ANNAPOLIS — With future federal transportation funding in a state of considerable uncertainty, a panel of Maryland lawmakers was warned Wednesday not to expect nearly as much help from Washington as in the past to pay for highways and transit.
A state transportation official said federal road funding used to be stable and grew over the years. Now, as lawmakers and President Barack Obama battle over deficit reduction, there’s no visible consensus on the direction for new spending, said Caitlin Hughes Rayman, assistant secretary of transportation policy for Maryland.
“This is not business as usual,” Rayman told the Joint Committee on Federal Relations. “We can’t even call it the new normal, because every couple of months there’s a new hiccup, a new element introduced into the uncertainty.”
Rayman also noted that transportation funding has become a highly charged partisan issue in Washington.
“The phrase you always heard in a presentation was there are no Democratic or Republican roads or transit systems or something else, but the point is there certainly are now,” Rayman said. “You see a lot of political wrangling.”
Much of the uncertainty is over the scheduled Sept. 30 expiration of the federal gas tax and the most recent extension of federal surface transportation programs.
Rayman told the panel that if Congress does not extend the gas tax, Maryland would lose between $45 million and $65 million in federal funds each month, and as many as 700 direct and indirect jobs would be affected.
“You have transportation chaos without the extension of the current gas tax, so that one should be done,” Rayman said in an interview after the hearing. “Hopefully, it will be done in time and that shouldn’t be an issue, but I think it’s less certain what will happen on the authorization issue for surface transportation.”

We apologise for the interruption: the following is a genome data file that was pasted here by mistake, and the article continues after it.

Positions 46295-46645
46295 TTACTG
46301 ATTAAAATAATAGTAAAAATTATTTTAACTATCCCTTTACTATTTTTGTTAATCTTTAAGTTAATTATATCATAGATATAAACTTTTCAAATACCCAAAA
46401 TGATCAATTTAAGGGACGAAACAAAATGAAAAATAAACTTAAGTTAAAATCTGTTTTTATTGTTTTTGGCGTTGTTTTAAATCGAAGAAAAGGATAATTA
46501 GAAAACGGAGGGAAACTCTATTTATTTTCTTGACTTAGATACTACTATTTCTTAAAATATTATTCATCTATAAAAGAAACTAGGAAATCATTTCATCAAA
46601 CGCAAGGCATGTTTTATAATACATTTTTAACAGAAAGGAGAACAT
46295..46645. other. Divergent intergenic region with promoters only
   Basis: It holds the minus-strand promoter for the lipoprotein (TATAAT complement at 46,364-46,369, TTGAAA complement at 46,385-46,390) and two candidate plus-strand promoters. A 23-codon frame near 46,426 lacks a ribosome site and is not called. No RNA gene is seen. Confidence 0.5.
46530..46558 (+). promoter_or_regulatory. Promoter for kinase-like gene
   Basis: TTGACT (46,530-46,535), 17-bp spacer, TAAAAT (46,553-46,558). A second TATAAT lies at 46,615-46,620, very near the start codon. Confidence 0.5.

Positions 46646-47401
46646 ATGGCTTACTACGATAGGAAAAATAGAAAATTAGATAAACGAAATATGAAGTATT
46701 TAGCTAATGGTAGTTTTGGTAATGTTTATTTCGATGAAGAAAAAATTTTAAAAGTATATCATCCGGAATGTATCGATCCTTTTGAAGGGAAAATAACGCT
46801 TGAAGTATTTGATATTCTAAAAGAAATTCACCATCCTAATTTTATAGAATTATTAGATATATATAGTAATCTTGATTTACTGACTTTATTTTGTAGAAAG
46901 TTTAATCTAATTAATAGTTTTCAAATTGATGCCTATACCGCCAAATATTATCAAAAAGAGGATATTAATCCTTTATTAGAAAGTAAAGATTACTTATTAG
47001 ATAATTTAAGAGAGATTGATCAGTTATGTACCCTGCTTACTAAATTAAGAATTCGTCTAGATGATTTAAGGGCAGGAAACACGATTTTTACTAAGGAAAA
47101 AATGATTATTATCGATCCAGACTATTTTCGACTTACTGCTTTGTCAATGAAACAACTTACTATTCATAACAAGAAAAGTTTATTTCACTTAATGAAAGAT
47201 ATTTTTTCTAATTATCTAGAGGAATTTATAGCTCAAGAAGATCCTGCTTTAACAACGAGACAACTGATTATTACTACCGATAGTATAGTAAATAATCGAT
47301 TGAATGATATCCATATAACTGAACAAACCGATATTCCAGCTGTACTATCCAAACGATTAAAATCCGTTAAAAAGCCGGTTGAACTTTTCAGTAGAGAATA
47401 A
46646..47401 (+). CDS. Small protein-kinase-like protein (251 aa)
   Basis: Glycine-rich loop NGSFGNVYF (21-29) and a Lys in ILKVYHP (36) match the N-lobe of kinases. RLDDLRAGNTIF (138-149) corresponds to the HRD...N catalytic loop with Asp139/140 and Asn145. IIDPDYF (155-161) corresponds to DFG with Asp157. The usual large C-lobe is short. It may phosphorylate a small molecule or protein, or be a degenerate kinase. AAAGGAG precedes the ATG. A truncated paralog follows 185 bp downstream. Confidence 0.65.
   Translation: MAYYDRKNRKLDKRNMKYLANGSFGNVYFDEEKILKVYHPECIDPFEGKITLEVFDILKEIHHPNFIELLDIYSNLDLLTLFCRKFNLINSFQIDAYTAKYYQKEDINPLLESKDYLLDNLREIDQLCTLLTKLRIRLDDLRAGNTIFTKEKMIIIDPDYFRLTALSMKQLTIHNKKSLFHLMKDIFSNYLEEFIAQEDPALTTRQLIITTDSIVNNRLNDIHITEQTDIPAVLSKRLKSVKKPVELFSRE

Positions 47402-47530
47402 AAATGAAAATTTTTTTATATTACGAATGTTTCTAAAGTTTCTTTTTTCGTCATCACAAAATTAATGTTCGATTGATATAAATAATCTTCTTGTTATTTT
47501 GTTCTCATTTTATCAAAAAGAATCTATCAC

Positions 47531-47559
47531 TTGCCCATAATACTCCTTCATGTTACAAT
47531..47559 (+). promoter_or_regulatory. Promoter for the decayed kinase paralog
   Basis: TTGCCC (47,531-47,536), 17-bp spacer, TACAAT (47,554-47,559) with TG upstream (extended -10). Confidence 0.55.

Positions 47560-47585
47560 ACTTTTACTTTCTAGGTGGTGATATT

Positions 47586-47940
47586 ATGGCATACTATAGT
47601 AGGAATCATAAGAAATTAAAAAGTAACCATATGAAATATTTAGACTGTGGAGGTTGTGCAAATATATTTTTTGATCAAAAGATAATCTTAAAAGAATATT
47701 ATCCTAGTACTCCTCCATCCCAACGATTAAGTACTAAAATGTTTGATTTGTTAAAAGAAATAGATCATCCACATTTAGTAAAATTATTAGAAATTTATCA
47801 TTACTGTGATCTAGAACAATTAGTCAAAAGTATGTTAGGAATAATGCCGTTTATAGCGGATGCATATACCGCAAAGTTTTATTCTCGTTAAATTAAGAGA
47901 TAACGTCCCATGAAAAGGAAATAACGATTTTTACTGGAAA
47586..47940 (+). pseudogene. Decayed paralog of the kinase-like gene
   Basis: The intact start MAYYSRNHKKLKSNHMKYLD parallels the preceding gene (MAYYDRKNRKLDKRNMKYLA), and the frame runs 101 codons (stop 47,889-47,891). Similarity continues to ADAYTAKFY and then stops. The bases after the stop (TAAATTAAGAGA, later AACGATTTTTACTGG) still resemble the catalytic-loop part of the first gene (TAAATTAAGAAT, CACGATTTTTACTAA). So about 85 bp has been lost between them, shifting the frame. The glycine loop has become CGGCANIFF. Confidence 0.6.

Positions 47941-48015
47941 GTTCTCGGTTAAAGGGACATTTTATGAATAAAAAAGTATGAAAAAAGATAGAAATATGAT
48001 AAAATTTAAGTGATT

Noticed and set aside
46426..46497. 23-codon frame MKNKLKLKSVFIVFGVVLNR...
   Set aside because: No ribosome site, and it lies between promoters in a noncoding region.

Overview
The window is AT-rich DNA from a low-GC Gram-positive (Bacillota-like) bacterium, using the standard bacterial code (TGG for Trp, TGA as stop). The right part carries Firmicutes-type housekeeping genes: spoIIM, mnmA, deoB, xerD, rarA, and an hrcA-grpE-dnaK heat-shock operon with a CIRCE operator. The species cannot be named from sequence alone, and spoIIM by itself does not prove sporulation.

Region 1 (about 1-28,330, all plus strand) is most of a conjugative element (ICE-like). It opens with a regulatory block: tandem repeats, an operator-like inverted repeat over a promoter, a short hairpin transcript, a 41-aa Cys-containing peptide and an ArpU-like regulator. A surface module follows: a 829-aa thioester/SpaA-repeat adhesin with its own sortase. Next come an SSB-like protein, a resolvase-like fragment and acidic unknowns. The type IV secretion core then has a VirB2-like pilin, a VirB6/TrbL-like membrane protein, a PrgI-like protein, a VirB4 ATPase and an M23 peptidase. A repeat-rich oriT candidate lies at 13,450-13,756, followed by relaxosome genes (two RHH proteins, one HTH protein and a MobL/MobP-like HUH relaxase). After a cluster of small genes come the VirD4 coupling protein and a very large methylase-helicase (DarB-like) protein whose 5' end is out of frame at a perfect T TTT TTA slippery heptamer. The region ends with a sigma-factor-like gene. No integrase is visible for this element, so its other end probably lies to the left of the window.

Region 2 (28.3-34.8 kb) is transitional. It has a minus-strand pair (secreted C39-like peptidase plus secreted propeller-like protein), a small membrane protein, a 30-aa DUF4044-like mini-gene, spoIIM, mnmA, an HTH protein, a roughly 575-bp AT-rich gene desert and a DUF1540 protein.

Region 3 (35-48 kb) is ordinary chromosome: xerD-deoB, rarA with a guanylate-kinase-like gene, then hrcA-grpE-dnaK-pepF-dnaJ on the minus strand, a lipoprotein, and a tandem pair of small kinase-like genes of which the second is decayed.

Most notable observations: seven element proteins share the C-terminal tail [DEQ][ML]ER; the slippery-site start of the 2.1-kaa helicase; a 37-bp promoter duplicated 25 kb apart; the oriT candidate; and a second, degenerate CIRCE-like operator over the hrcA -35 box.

Rayman said lawmakers should brace themselves for continued uncertainty and either static or reduced funding levels in the next round of spending. She also said they should expect fewer programs and more competition for discretionary grants.
To underscore the seriousness of the dilemma, Rayman pointed out that legislation in the House of Representatives is proposing a 35 percent cut in surface transportation funding. That would force Maryland to cut more than $170 million in projects per year. By contrast, the previous federal spending authorization for surface transportation increased funding over the previous measure for highways by 31 percent and for transit by 48 percent.
“We’re not going to see those kinds of increases anytime soon, despite the fact that a couple of national level study commissions chartered by Congress have demonstrated needs significantly in excess of even the current levels,” she told the panel.
Rayman told the panel the Maryland Department of Transportation is putting steps in place to weather delays in reauthorization or extensions.
“We have some ideas about how to handle just a one-month delay or a multi-month delay,” she said. “We can take action to accommodate that gap. That doesn’t mean that’s an easy decision. It will come at the expense of advancing some projects and making some shifts, I think, in out years.”